projection of the articulation point (4.5) (of the first trailer) on to the ground plane (2.5), with the vehicle

combination at rest on a horizontal surface in a straight-ahead condition
NOTE Trailers may consist of more than one axle and/or articulation points.
4.9
fifth-wheel position
kingpin position

average longitudinal distance between the contact centres (4.1.4) of the first driven rear axle of the towing

vehicle unit (3.1) and the projection of the articulation point (4.5) on to the ground plane (2.5), with the

vehicle combination at rest on a horizontal surface in a straight-ahead condition

NOTE Applicable to semi trailers (3.2.2) only.
4.10
hitch position

average longitudinal distance between the contact centres (4.1.4) of the first driven rear axle of the towing

vehicle unit (3.1) and the projection of the articulation point (4.5) on to the ground plane (2.5), with the

vehicle combination at rest on a horizontal surface in a straight-ahead condition

NOTE Applicable to full trailers (3.2.1) only.
4.11
unsprung mass

mass that is not carried by the suspension, but is supported directly by the tyres

4.12
sprung mass

mass that is supported by the suspension, i.e. the total vehicle mass less the unsprung mass (4.11)

NOTE It is common practice to allocate a portion of the mass of the suspension linkage, driveshafts and springs in the

sprung mass and the remainder in the unsprung mass.
5 Vehicle motion variables
5.1 Linear motion variables

For the definitions in this subclause, velocity and acceleration are relative to the earth-fixed axis system

(2.8) (X , Y , Z ). They are resolved into components in the intermediate axis system (2.13) (X, Y, Z).

E E E

NOTE It is also possible to resolve velocity and acceleration vectors into components in other axis systems (2.3). For

example, velocity and acceleration vectors may be resolved in the vehicle axis system (2.10) (X , Y , Z ) to produce v ,

V V V Xv
v , v and a , a , a .
Yv Zv Xv Yv Zv
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ISO 8855:2011(E)
5.1.1
vehicle velocity
vector quantity expressing the velocity of the vehicle reference point (2.12)
5.1.2
longitudinal velocity
component of the vehicle velocity (5.1.1) in the direction of the X axis
5.1.3
lateral velocity
component of the vehicle velocity (5.1.1) in the direction of the Y axis
5.1.4
vertical velocity
component of the vehicle velocity (5.1.1) in the direction of the Z axis
5.1.5
horizontal velocity
resultant of the longitudinal velocity (5.1.2) and the lateral velocity (5.1.3)
5.1.6
tyre trajectory velocity
vector quantity expressing the velocity of the contact centre (4.1.4)
5.1.7
tyre longitudinal velocity
component of the tyre trajectory velocity (5.1.6) in the X direction
5.1.8
tyre lateral velocity
component of the tyre trajectory velocity (5.1.6) in the Y direction
5.1.9
tyre vertical velocity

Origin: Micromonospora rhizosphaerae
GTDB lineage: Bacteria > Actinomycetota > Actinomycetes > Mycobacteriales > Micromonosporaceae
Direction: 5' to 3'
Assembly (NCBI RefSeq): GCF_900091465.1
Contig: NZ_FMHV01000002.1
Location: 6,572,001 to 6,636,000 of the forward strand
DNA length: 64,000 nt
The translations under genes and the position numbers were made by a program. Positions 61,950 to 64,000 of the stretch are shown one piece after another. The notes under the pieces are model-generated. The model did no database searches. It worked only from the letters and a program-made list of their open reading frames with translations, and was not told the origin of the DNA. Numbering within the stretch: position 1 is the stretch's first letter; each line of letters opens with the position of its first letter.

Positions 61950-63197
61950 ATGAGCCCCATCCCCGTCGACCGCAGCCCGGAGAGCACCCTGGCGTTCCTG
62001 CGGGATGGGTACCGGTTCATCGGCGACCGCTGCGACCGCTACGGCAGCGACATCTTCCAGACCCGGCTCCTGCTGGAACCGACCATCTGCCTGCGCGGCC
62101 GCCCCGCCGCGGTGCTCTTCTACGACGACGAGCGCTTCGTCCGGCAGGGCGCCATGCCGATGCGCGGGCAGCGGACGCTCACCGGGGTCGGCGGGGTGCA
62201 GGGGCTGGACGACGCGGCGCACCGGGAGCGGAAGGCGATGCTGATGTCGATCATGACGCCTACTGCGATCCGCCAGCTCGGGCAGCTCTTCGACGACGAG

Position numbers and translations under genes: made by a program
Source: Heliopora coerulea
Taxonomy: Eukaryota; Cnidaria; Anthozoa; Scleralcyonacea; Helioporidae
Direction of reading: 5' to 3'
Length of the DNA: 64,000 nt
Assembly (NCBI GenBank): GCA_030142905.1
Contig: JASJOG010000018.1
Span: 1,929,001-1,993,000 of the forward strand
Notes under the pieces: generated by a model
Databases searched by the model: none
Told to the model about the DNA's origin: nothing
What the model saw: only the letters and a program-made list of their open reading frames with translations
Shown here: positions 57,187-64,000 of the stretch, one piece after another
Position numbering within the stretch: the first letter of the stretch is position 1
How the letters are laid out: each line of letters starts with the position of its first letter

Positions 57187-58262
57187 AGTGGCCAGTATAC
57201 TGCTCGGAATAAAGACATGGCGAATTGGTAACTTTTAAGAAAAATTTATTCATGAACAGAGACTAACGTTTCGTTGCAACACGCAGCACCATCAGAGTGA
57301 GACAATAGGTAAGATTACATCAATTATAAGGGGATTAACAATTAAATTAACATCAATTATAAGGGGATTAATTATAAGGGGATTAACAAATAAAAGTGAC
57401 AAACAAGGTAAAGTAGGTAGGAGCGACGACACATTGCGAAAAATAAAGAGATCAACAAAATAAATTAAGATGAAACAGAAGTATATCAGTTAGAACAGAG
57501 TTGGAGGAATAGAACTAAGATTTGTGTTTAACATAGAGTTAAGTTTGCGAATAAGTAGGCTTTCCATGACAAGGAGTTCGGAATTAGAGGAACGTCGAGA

component of the tyre trajectory velocity (5.1.6) in the Z direction
5.1.10
vehicle acceleration

vector quantity expressing the acceleration of the vehicle reference point (2.12)

5.1.11
longitudinal acceleration
component of the vehicle acceleration (5.1.10) in the direction of the X axis
5.1.12
lateral acceleration
component of the vehicle acceleration (5.1.10) in the direction of the Y axis
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ISO 8855:2011(E)
5.1.13
vertical acceleration
component of the vehicle acceleration (5.1.10) in the direction of the Z axis
5.1.14
tangential acceleration

component of the vehicle acceleration (5.1.10) in the direction of the horizontal velocity (5.1.5)

5.1.15
centripetal acceleration

component of the vehicle acceleration (5.1.10) in the direction of the horizontal normal to the horizontal

velocity (5.1.5)
5.1.16
horizontal acceleration

resultant of the longitudinal acceleration (5.1.11) and the lateral acceleration (5.1.12), or the resultant of

the tangential acceleration (5.1.14) and the centripal acceleration (5.1.15)
5.2 Angular motion variables

For the definitions in this subclause, the sign of angles resulting from angular rotations is determined in

accordance with the right-hand rule and angular velocities and accelerations are relative to the earth-fixed

axis system (2.8) (X , Y , Z ); they are resolved into components in the intermediate axis system (2.13) (X,

E E E
Y, Z).

NOTE It is also possible to resolve angular velocity and acceleration vectors into components in other axis systems

(2.3). For example, angular velocity and acceleration vectors may be resolved in the vehicle axis system (2.10) (X , Y ,

V V
Z ) to produce ω , ω , ω and  
ωω,,ω .
V Xv Yv Zv XYVV ZV
5.2.1
yaw angle
angle from the X axis to the X axis, about the Z axis
E E
5.2.2
pitch angle
angle from the X axis to the X axis, about the Y axis

NOTE The pitch angle is not measured relative to the road surface (2.6), thus a vehicle at rest on an inclined road

surface has a non-zero pitch angle.
5.2.3
roll angle
angle from the Y axis to the Y axis, about the X axis
V V

NOTE These three angles; ψ, θ, ϕ are called the Vehicle Euler Angles. They define the orientation of the vehicle axis

system (2.10) (X , Y , Z ) with respect to the earth-fixed axis system (2.8) (X , Y , Z ), as a sequence of consecutive

V V V E E E
angular rotations as defined in Table 1.
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ISO 8855:2011(E)
Table 1 — Euler rotations
Angle produced
Rotation order Rotation nature
by rotation
X axis to the X axis
First rotation Yaw, ψ
about the Z axis
X axis to the X axis
Second rotation Pitch, θ
about the Y axis
Y axis to the Y axis
Third rotation Roll, ϕ
about the X axis
5.2.4
vehicle roll angle
angle from the Y axis to the Y axis, about the X axis
NOTE This angle is different from ro
...